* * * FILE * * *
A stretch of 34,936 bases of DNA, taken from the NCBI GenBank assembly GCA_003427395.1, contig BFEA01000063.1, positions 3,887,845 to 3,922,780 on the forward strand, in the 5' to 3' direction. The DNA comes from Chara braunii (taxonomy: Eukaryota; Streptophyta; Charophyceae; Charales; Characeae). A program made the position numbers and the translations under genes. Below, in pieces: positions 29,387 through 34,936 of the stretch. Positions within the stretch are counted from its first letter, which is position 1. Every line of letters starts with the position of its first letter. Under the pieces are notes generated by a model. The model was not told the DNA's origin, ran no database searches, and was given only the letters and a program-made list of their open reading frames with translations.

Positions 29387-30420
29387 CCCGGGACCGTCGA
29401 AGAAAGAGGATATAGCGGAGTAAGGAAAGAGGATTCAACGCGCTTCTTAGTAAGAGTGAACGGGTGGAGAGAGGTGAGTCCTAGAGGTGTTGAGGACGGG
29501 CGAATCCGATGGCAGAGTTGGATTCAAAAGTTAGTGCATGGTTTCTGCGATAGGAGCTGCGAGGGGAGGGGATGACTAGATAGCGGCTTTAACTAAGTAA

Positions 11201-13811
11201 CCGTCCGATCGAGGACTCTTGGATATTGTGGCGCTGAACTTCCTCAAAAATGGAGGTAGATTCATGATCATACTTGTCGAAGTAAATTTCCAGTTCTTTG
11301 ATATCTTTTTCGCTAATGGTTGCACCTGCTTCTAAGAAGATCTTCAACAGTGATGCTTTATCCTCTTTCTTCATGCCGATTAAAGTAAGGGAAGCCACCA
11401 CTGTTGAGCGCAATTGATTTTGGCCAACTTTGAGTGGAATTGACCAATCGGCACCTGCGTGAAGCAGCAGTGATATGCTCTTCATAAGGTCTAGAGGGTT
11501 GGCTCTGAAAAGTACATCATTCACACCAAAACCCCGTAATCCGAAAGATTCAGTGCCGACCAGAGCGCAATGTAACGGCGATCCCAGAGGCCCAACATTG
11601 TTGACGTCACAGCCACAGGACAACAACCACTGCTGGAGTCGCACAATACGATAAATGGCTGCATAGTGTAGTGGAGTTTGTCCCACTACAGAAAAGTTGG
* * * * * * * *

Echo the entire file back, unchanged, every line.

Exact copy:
A stretch of 34,936 bases of DNA, taken from the NCBI GenBank assembly GCA_003427395.1, contig BFEA01000063.1, positions 3,887,845 to 3,922,780 on the forward strand, in the 5' to 3' direction. The DNA comes from Chara braunii (taxonomy: Eukaryota; Streptophyta; Charophyceae; Charales; Characeae). A program made the position numbers and the translations under genes. Below, in pieces: positions 29,387 through 34,936 of the stretch. Positions within the stretch are counted from its first letter, which is position 1. Every line of letters starts with the position of its first letter. Under the pieces are notes generated by a model. The model was not told the DNA's origin, ran no database searches, and was given only the letters and a program-made list of their open reading frames with translations.

Positions 29387-30420
29387 CCCGGGACCGTCGA
29401 AGAAAGAGGATATAGCGGAGTAAGGAAAGAGGATTCAACGCGCTTCTTAGTAAGAGTGAACGGGTGGAGAGAGGTGAGTCCTAGAGGTGTTGAGGACGGG
29501 CGAATCCGATGGCAGAGTTGGATTCAAAAGTTAGTGCATGGTTTCTGCGATAGGAGCTGCGAGGGGAGGGGATGACTAGATAGCGGCTTTAACTAAGTAA

Positions 11201-13811
11201 CCGTCCGATCGAGGACTCTTGGATATTGTGGCGCTGAACTTCCTCAAAAATGGAGGTAGATTCATGATCATACTTGTCGAAGTAAATTTCCAGTTCTTTG
11301 ATATCTTTTTCGCTAATGGTTGCACCTGCTTCTAAGAAGATCTTCAACAGTGATGCTTTATCCTCTTTCTTCATGCCGATTAAAGTAAGGGAAGCCACCA
11401 CTGTTGAGCGCAATTGATTTTGGCCAACTTTGAGTGGAATTGACCAATCGGCACCTGCGTGAAGCAGCAGTGATATGCTCTTCATAAGGTCTAGAGGGTT
11501 GGCTCTGAAAAGTACATCATTCACACCAAAACCCCGTAATCCGAAAGATTCAGTGCCGACCAGAGCGCAATGTAACGGCGATCCCAGAGGCCCAACATTG
11601 TTGACGTCACAGCCACAGGACAACAACCACTGCTGGAGTCGCACAATACGATAAATGGCTGCATAGTGTAGTGGAGTTTGTCCCACTACAGAAAAGTTGG